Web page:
PICO RIVERA >> A judge Friday sentenced three of four people linked to a massive real estate loan modification scheme in Pico Rivera victimizing more than 500 Spanish-speaking homeowners already in financial distress, authorities said.
The years-long investigation into the company “Safe Haven,” also known as, “Your Dreams Come True,” has resulted in four felony convictions and the disbarment of an attorney, Sgt. Dana McCants of the Los Angeles County Sheriff’s Fraud and Cyber Crimes Bureau said in a written statement. Another suspect in the case remains a fugitive.
The investigation began in September of 2009 in response to customer complaints about the company, located on Slauson Avenue, officials said. Many of the victims sought out the fraudulent company for help after hearing advertisements on Christian Spanish radio.
“Safe Haven posed as a loan modification and foreclosure consultant company, but the entire premiss of their business was a scam,” McCants said.
“The Real Estate Team responded to the Safe Haven business office in Pico Rivera and served search warrants which led to the seizure of thousands of fraudulent documents and paperwork,” McCants said. “All the homes were being foreclosed on and all of the victims money had been taken (or) misused by the suspects.”
The Los Angeles County District Attorney’s Office ultimately filed fraud charges against five suspects in May of 2010, officials said.
Safe Haven Executive Director, who previously denied any wrongdoing, accepted a plea deal in the case in September, along with co-defendants Alex Canjura, Erika Perez and Oswaldo Flores, McCants said. Canjura received a 5-year prison sentence immediately following his plea.
Jurado, Perez and Flores, who have been free on bail, were sentenced Friday.
Jurado and Canjura each received a 5-year-prison sentenced, McCants said. A Los Angeles County Superior Court judge sentenced Perez and Flores to 16 months in county jail each.
The convicts were also ordered to pay $4.5 million in restitution.
Prior the filing of criminal charges, Jurado denied any wrongdoing, saying the company was merely, “behind on the files.”
A fifth suspect in the fraud case, Candy Cabrera, fled from Canada upon learning she was to be extradited back to California to face charges, McCants said. She is believed to be hiding out in Nicaragua.
An attorney involved with the bogus loan modification company, Tanmay Mistray, was disbarred after being accused of 13 counts of professional misconduct, McCants added.
— Staff Writer Ruby Gonzales contributed to this report.
Federal authorities arrested an El Monte woman and Pico Rivera woman Thursday on suspicion of filing fraudulent green card applications on behalf of immigrants, bilking some of them out of their life savings, officials said.
Claudia Arreola, 35, of El Monte, who own Los Angeles-based California Immigration Services, and her employee, 35-year-old Leticia Gutierrez of Pico Rivera, were taken into custody by agents from U.S. Immigration and Customs Enforcement’s Homeland Security Investigations division, U.S. Department of Justice spokesman Thom Mrozek said in a written statement.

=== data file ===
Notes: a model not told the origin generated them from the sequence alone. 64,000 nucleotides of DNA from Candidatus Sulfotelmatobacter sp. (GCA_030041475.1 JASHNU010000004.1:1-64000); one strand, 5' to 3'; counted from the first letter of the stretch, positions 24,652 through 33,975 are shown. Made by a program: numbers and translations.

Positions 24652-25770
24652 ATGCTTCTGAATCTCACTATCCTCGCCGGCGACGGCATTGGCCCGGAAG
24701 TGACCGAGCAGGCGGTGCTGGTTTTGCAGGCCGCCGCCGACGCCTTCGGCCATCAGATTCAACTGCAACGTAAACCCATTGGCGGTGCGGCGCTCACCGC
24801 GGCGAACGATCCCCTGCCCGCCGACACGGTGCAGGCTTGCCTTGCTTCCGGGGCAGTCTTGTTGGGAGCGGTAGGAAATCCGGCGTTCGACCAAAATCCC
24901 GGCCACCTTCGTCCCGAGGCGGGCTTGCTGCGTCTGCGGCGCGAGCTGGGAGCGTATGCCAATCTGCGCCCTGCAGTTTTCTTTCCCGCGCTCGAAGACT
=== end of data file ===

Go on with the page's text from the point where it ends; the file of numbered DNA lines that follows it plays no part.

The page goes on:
A federal grand jury Tuesday indicted the women on six fraud-related counts, officials said.
Six victims are named in the indictment, however investigators suspect there are likely dozens more.
The defendants charged undocumented immigrants who were married to U.S. citizens as much as $24,000, claiming to be able to help them secure legal immigration status, Mrozek said. But they went on to submit fraudulent documents, such as fraudulent I-94 cards stating the clients, who came to the U.S. illegally, were in the country legally on visitors’ visas.
“Subsequently, investigators say when several of the foreign nationals sought refunds after they failed to receive ‘green cards,’ the defendants allegedly threatened to contact authorities and have the aliens deported,” according to Mrozek.
“Fraud scams run by so-called notarios threaten the integrity of the immigration process and offer false hope to desperate people,’ U.S. Attorney Andre Birotte Jr. said. “The two women in this case victimized immigrants for years by giving the false impression that they could fix immigration problems.”
Additionally, “at least some of the victims in this case could have obtained green cards legally,” Special Agent in Charge for HSI in Los Angeles Clause Arnold said. “Instead, they placed their trust and, in many cases, their life savings, in the hands of individuals who were focused on enriching themselves rather than helping hopeful immigrants realize the American dream.”
The similarity between the acronym for Arreola’s business, CIS, and that of the U.S. Citizenship and Immigration Services, USCIS, “was no coincidence,” Mrozek added. Investigators found that money orders and cashiers checks issued to USCIS had been deposited into a bank account controlled by Arreola and Gutierrez.
The two defendants, among others, previously came under federal scrutiny in 2003 when they were sued by the government for allegedly providing immigration services in violation of California law, officials said. Under a settlement, they agreed not to engage in any illegal immigration consulting services.
They opened California Immigration Services in 2006.
If convicted as charged, Arreola and Gutierrez could each face up to 60 years in federal prison. They were scheduled to be arraigned Monday in federal court in Los Angeles.